- The Washington Times - Monday, March 26, 2007

D.C. Public Schools Superintendent Clifford B. Janey said yesterday that the school system is making several changes to increase the high-school graduation rate and improve college readiness.

Mr. Janey announced that seniors will need four credits each in English, math, science and social studies to graduate.

According to information from the Education Commission of the States, the District and Alabama have the only two systems with such a requirement.

The new policies and others will be phased in during the next school year, Mr. Janey said.

Dan Gohl, director of the school system’s secondary school reform, said the changes are part of Mr. Janey’s master education plan.

Mr. Gohl also said services such as personal counseling also will be available to ensure that students develop the social skills to be successful after high school.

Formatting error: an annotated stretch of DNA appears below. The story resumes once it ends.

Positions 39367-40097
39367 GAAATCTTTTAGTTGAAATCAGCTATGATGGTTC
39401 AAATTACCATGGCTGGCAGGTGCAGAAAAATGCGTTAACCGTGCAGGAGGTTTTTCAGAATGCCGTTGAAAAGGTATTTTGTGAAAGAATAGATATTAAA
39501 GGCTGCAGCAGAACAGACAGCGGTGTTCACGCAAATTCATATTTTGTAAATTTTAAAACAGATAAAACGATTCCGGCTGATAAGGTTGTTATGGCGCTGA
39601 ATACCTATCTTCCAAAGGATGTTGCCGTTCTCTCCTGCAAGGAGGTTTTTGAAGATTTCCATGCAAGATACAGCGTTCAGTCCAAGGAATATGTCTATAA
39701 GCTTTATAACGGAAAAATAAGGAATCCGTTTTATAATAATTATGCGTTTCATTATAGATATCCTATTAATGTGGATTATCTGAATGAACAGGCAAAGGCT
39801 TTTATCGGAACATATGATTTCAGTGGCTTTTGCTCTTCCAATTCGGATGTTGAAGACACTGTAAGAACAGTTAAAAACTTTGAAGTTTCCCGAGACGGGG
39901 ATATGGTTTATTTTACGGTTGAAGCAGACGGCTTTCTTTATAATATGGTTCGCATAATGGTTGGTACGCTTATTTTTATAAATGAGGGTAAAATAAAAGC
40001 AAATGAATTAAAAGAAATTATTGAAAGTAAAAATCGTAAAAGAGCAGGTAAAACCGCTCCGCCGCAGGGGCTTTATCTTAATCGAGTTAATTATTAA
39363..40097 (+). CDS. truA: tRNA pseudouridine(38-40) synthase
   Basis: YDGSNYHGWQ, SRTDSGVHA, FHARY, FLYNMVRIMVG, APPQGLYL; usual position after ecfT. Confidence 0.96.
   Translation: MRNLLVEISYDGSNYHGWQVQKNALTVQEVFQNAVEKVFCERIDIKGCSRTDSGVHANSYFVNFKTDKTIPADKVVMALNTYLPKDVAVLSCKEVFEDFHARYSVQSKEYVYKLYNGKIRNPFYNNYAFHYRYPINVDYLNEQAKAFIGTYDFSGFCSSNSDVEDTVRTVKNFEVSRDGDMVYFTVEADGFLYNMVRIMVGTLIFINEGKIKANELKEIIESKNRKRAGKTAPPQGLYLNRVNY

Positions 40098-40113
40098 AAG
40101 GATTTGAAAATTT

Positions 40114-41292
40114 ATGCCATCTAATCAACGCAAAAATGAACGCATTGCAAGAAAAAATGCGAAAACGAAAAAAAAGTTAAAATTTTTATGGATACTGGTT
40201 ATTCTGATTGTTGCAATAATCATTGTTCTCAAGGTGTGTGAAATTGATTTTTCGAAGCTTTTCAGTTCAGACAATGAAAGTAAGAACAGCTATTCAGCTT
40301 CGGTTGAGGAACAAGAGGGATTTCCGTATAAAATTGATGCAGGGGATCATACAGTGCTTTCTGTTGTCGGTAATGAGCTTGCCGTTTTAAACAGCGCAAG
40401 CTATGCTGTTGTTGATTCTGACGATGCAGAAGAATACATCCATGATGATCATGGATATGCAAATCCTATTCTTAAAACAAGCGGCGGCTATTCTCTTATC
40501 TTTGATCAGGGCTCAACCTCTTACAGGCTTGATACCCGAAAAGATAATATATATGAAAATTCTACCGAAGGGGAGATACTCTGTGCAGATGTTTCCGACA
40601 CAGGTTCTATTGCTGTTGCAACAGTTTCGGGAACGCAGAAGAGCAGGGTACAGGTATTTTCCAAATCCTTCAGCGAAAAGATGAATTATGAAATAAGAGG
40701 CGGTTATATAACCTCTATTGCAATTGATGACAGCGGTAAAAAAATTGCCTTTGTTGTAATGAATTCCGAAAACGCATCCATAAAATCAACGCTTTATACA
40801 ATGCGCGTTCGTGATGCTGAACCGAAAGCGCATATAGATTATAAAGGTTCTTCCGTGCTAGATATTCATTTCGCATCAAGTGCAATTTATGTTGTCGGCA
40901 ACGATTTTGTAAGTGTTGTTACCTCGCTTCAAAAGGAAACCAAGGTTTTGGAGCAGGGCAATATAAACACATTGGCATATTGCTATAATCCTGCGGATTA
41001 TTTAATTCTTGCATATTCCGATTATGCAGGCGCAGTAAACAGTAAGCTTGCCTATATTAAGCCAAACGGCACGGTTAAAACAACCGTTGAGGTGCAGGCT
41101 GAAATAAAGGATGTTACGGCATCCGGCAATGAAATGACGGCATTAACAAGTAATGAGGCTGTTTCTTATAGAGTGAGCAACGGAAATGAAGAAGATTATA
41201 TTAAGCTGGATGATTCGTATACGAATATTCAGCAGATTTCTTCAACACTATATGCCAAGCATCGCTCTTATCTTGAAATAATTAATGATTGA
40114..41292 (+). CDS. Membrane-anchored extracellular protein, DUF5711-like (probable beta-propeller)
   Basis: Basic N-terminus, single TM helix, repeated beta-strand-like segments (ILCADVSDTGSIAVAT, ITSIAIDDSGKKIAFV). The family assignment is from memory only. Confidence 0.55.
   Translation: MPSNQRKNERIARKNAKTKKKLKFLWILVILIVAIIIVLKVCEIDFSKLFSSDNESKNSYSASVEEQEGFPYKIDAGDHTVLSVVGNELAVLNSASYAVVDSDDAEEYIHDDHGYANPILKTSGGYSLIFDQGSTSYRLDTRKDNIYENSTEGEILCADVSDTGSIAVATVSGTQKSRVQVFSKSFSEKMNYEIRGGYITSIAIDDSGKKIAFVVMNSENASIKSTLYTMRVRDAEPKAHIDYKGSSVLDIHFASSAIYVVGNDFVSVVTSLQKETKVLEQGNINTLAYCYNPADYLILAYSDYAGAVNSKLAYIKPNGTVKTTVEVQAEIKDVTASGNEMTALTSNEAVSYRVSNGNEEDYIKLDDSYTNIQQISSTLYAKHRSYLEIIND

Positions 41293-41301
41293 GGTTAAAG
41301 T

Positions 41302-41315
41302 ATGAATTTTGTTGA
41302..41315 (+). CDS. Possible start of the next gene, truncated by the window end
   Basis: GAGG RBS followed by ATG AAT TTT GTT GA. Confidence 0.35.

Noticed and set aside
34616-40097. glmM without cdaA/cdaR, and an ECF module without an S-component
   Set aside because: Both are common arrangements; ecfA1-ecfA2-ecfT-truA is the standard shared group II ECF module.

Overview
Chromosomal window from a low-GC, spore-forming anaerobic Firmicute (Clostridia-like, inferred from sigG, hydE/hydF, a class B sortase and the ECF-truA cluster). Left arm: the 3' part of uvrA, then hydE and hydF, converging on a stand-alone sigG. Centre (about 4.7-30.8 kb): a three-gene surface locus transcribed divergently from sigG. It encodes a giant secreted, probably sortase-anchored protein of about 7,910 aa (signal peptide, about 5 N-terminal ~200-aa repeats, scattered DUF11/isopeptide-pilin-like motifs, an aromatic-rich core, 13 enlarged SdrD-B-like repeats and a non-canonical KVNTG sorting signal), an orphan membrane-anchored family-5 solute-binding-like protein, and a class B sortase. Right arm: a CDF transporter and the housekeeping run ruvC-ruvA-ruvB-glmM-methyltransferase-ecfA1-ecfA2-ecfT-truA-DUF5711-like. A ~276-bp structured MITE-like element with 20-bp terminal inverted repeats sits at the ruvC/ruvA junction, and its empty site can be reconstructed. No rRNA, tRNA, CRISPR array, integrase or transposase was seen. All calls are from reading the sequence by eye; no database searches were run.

“We acknowledge and accept we have a role to play in these students’ social development,” he said.

In addition to the change in credit requirements, seniors will be required to write a thesis before graduating, and students can plan to graduate in three, four or five years.

Mr. Janey said there also will be increased attention on improving grade-level proficiency in elementary and middle schools to ensure that students are ready for high school.

“The support doesn’t begin at high school, it starts at the elementary-school level,” he said.

The superintendent said student support teams, Saturday academies and summer school would be used as safety nets to keep young students performing at grade level.

He said teachers and members of the support teams will soon be trained to implement the changes.

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